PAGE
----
5 Writing Techniques Guaranteed to Improve your Essay Grade

Jane Gibbons By Jane Gibbons, 26th Mar 2015 | Follow this author | RSS Feed | Short URL http://nut.bz/x_r_7_9s/
Posted in Wikinut>Writing>Essays

Writing is at the heart of academic life, so it’s essential you get the basics right. Here are five writing techniques that can help to improve your grade.

Introduction

In a recent survey at the University of Essex, staff were asked to identify the core skills required to write a good essay. Their response was the interrelated skills of writing and reasoning. However, when asked which skills students most often lacked, writing was again at the top of their list.

Despite inexorable technological change, one of the elements required to achieve a top grade has remained the same: the ability to write. With an increasing number of distractions all vying for our time, children spend less of their formative years reading and more of their time distracted by electrical devices.

The truth of the matter is that the majority of mistakes students are making are the same, so, with the help of a few tips from the essay writing service Oxbridge Essays, we’re hoping to iron out a few common faults.

Structuring your essay

Structuring your essay is a critical part of the writing process. Regardless of its wording, the title of every university assignment includes a central question that your essay must answer. However concise and well reasoned your response may be, if you haven’t answered the question, you could end up with no marks at all.

A clear structure is equally important for the reader and the writer. It should provide a logical routemap through the piece of work which shows clearly how the argument will develop. If it helps you to stay on track, divide the main body of your essay into sections and subsections. You can always remove the headings once the piece is written.

Syntax

One of the most common complaints university lecturers have is the improper use of syntax. Syntax is the technical word used to describe sentence structure, and in essay writing, it is extremely important. A well ordered sentence makes it easy for the reader to understand your meaning. Simply playing around with syntax and word order can greatly improve the readability of your writing.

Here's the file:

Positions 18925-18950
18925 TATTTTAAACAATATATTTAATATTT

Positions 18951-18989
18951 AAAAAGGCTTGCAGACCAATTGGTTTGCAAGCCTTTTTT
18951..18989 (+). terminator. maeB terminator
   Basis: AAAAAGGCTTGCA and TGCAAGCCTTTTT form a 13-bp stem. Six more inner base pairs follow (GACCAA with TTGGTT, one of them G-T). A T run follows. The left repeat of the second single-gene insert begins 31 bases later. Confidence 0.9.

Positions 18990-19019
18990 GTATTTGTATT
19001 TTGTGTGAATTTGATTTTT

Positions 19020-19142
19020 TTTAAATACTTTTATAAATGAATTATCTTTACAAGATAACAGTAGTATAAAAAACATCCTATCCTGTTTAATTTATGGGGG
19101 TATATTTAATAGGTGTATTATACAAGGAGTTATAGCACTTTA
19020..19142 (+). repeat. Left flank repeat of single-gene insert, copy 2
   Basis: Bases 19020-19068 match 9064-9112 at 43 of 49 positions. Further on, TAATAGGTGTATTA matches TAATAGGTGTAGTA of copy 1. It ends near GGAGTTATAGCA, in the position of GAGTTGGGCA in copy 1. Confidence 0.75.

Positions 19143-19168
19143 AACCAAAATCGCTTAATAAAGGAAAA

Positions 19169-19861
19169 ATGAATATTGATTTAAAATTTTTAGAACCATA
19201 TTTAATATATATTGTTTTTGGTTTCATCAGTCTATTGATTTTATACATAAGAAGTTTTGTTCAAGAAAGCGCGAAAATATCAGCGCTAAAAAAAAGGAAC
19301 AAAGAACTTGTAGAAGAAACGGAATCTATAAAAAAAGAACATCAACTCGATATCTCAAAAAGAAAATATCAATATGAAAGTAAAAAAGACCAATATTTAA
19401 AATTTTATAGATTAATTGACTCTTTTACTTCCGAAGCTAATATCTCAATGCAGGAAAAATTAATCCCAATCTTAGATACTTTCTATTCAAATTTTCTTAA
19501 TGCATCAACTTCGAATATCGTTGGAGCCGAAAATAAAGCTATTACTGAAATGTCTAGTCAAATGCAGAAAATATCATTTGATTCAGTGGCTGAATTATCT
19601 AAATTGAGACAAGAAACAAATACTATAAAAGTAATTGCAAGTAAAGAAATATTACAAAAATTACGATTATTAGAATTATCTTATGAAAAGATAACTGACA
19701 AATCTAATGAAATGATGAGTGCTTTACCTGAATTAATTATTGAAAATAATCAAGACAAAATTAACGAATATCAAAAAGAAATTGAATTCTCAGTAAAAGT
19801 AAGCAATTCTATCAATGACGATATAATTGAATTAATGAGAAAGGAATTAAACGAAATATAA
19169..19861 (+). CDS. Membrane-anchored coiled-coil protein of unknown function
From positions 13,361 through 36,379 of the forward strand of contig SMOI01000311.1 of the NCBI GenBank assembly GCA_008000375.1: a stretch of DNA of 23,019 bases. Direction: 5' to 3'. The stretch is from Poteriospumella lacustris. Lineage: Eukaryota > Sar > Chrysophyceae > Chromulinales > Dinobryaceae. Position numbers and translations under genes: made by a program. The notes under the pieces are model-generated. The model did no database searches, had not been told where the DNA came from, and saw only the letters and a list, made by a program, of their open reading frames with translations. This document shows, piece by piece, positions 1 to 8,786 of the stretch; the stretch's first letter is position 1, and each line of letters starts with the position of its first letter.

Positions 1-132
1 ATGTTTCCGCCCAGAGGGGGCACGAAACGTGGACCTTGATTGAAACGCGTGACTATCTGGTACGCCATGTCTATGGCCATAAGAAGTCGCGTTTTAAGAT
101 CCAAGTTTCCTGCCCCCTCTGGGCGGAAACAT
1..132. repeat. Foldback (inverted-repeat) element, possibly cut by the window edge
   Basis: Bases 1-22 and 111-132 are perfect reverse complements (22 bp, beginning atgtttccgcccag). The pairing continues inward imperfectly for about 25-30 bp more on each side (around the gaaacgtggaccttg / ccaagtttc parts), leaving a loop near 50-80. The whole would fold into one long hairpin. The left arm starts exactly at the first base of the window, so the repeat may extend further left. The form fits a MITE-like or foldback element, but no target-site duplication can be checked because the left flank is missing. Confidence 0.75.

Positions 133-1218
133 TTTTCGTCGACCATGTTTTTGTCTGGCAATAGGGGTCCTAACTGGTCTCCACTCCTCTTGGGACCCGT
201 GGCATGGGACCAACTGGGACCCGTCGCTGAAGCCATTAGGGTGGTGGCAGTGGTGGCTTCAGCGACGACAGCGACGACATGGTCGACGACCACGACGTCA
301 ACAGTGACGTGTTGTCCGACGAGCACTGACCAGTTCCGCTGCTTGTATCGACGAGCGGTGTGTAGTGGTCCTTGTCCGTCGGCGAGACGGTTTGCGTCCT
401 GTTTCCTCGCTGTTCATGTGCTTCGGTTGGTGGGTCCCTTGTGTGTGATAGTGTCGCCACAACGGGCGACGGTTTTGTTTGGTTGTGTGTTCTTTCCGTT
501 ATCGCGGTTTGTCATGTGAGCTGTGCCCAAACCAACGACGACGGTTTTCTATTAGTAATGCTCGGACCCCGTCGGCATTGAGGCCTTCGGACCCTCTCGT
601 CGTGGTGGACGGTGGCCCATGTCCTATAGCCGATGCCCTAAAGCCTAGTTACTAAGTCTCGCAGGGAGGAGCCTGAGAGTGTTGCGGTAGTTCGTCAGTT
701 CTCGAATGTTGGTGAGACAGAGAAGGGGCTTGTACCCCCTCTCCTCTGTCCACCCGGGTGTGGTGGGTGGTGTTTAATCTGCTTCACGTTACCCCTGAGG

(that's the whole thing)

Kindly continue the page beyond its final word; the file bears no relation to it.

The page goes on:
If you’re in doubt, read your sentence aloud. If it doesn’t sound right to you, then it won’t make much sense to the reader.

Tense

We’re all guilty of this misdemeanour at one time or another, but get it wrong consistently and your essays will be a muddled mess. When you’re introducing an individual’s opinion, it’ preferable to use the present tense. Putting people’s views in the past tense makes their views sound dated, i.e. ‘Clarke says’ or ‘Clarke believes’, rather than ‘Clarke said’. However, if the individual is now dead, it does make sense to us the past tense.

Some undergraduates also write the introduction to their essay in the future tense, i.e. ‘The aim of this essay will be to…’, which can sound uncertain; by using the present tense ‘The aim of this essay is to…’, the work sounds more assertive and confident.

Apostrophes

With the possible exception of colons and semi-colons, apostrophes are the most misused punctuation mark of all. If used incorrectly, apostrophes can completely obscure the meaning of a sentence. But there is really is no need to be making this type of mistake. Correct use of apostrophes at university level is expected, and the rules are relatively simple. So, if you’re guilty of this grammatical faux-pas, it’s probably time you did a little reading up courtesy of the Apostrophe Protection Society.

Speech marks

Speech marks are another area of punctuation commonly misused by undergraduates. One of the problem areas is the difference between speech marks (“_”) and inverted commas (‘_’). As a general rule, speech marks should be used when something is being said, not expressed in writing. Therefore, a lot of quotations in academic work will actually require inverted commas.

One method to distinguish them is to remember that speech requires two people, a speaker and a listener, hence the “double inverted commas”. Something referenced in a book requires just one person, so ‘single inverted commas’ will do.

Tags

Essay Guidelines, Essay Writing

Meet the author

author avatar Jane Gibbons
Digital marketing executive, I like to write in the financial technology niche, I also run my own personal finance blog.

Share this page

moderator Peter B. Giblett moderated this page.
If you have any complaints about this content, please let us know

Comments

author avatar Nancy Czerwinski
30th Mar 2015 (#)

Thanks for sharing your article.

Reply to this comment

author avatar Sivaramakrishnan A
28th Apr 2015 (#)

Valuable tips, we overlook even simple mistakes when writing/posting in a hurry - siva

Reply to this comment

author avatar Alexsam
14th Apr 2016 (#)

understand

truly

<a href=http://spinbot.com>complete</a>

<a href="http://spinbot.com">shipping</a>

Reply to this comment

author avatar Gahnga
8th Jul 2016 (#)

The auhorization is very important for import the technologies. The writer will get tips and authorization from customers at online.

sources : http://www.clazwork.com/scholarship-canada-essay-writing-expert-wilcox

Reply to this comment

author avatar JenniferWalker
18th Jul 2016 (#)

nice post

Reply to this comment

Add a comment
Username
Can't login?
Password